Jury Selection Begins In Rare Manslaughter Trial Of LA Sheriff’s Deputy Luke Liu
Jury selection began Monday in the trial of L.A. Sheriff’s Deputy Luke Liu, who is charged with voluntary manslaughter in the killing of an unarmed motorist at a Norwalk gas station in 2016. He also faces a special allegation of intentionally discharging a firearm.
Two more officers have been charged since then. In August of this year, DA George Gascón charged a Torrance police officer with assault for shooting and wounding a man in 2018. And just last week, Gascón filed second degree murder charges against a former Long Beach school safety officer for killing a young woman in September.
Since former DA Jackie Lacey charged Liu, he has been on administrative leave. The deputy faces up to 21 years in prison if convicted.
A Case Of Shooting At A Moving Car
On Feb. 24, 2016, Liu was patrolling the 10900 block of Alondra Boulevard, when he spotted a car he believed to be stolen and approached the driver, later identified as 26-year-old Francisco Garcia, according to prosecutors. They say Liu approached the driver's side door, then moved to the rear of the vehicle.
"When he returned to the driver's side door, [Garcia] began to drive away at approximately 5 mph," the DA’s office said in a statement when charges were filed.
Prosecutors allege Liu then drew his gun, "ran alongside the car and fired seven shots at Garcia." Four bullets hit the victim, killing him. The whole incident lasted about 20 seconds, according to prosecutors, and was witnessed by civilians and partially captured on video.
"We believe the officer's use of deadly force was unjustified and unreasonable under the circumstances," Lacey said.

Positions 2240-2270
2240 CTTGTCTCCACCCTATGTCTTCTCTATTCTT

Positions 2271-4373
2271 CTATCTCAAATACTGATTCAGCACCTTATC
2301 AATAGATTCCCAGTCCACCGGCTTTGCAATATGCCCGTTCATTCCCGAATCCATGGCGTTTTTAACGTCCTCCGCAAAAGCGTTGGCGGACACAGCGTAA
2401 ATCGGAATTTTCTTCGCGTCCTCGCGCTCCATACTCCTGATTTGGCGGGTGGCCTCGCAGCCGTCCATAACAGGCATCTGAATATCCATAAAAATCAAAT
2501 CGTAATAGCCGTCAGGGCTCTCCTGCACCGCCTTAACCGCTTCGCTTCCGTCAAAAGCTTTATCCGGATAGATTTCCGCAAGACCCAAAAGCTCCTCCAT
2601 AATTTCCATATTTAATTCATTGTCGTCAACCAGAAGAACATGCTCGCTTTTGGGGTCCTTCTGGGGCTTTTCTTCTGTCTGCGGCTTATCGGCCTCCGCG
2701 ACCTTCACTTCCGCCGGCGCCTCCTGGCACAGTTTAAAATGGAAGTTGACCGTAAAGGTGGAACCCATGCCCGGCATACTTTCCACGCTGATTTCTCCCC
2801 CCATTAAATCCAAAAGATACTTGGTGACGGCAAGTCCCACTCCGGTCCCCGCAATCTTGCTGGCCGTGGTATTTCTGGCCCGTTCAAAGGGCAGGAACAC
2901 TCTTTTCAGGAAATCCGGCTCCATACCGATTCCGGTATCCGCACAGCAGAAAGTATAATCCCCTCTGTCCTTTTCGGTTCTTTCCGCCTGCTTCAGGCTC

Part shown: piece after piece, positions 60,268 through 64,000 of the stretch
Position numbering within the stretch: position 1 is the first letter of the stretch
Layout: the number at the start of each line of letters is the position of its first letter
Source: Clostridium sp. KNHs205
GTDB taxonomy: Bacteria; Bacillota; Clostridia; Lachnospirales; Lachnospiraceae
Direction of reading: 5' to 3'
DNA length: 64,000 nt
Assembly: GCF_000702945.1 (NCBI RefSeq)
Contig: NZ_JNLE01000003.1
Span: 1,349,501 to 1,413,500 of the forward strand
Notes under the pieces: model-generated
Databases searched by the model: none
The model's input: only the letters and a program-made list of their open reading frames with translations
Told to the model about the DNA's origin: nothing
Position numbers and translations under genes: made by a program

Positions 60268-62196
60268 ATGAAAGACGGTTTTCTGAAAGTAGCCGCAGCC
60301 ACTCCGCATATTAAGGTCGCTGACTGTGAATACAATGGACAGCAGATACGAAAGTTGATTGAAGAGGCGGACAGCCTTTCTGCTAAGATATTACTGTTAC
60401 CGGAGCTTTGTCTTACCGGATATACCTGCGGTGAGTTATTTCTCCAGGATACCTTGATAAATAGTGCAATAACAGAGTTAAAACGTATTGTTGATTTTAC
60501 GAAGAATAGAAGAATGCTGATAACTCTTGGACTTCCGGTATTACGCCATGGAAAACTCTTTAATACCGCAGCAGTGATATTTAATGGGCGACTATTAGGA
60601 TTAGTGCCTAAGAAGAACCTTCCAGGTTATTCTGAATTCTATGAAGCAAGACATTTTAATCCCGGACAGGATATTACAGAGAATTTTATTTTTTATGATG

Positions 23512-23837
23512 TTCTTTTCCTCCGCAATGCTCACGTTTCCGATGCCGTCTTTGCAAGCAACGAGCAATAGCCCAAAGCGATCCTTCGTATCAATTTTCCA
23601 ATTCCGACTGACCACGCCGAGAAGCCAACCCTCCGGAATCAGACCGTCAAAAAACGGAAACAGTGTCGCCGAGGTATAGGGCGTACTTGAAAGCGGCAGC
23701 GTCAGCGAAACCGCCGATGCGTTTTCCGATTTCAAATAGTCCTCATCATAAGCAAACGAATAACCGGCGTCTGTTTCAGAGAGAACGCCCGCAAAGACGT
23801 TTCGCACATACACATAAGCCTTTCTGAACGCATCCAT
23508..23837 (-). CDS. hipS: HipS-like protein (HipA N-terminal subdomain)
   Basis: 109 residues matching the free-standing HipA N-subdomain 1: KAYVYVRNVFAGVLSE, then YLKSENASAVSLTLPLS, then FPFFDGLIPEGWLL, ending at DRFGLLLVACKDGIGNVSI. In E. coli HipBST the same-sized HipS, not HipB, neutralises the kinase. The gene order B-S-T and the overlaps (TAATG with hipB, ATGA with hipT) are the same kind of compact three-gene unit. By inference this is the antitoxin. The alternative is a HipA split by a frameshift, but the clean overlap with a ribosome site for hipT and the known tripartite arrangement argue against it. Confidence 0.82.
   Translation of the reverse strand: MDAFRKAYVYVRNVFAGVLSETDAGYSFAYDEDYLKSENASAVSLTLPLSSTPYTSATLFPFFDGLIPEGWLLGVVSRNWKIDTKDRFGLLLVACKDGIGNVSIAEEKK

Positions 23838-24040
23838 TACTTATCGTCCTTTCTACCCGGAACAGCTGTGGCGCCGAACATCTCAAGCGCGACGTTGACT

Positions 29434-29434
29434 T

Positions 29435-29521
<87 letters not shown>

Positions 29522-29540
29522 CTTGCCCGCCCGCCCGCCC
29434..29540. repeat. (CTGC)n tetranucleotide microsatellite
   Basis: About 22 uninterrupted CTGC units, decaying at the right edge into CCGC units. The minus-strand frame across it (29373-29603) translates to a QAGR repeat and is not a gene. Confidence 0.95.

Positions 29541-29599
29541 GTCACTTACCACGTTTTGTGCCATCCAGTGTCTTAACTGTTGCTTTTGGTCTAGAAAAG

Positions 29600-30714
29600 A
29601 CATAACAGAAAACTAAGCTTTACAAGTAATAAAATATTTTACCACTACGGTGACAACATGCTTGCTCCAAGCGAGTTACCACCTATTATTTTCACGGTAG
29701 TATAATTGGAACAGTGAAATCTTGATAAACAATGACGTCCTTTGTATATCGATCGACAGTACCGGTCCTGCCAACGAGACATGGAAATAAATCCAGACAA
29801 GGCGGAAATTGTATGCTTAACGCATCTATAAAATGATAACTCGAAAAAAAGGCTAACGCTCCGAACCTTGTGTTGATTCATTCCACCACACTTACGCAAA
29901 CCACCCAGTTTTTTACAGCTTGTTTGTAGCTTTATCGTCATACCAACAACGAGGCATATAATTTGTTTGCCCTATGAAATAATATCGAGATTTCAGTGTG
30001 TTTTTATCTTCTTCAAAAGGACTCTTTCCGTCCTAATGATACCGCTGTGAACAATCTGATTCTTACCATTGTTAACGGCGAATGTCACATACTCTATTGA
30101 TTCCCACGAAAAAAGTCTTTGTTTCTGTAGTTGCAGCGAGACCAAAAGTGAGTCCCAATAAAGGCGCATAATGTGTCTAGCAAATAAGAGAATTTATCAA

Liu’s attorney has said his client was afraid Garcia had a gun in the backseat and was reaching for it as he drove away.
Liu Will Be Judged Under An Old Standard
Because the shooting occurred before California’s new use of force law, which allows police to use deadly force only when “necessary in defense of human life,” the jury will consider Liu’s decision based on the 1989 Supreme Court decision in Graham v. Connor.
Under that decision, juries must use an “objective reasonableness” standard in judging police shootings and consider three factors: "the severity of the crime," "whether there is an immediate threat to the safety of officers or others" and "whether the suspect is actively resisting arrest or evading.”
“The 'reasonableness' of a particular use of force must be judged from the perspective of a reasonable officer on the scene, and its calculus must embody an allowance for the fact that police officers are often forced to make split-second decisions about the amount of force necessary in a particular situation,” the court said.
Significantly, under this standard officers do not have to be in actual danger for their use of deadly force to be legal. They merely need to reasonably believe they are.
There have been more than 1,500 police shootings in L.A. County since 2000.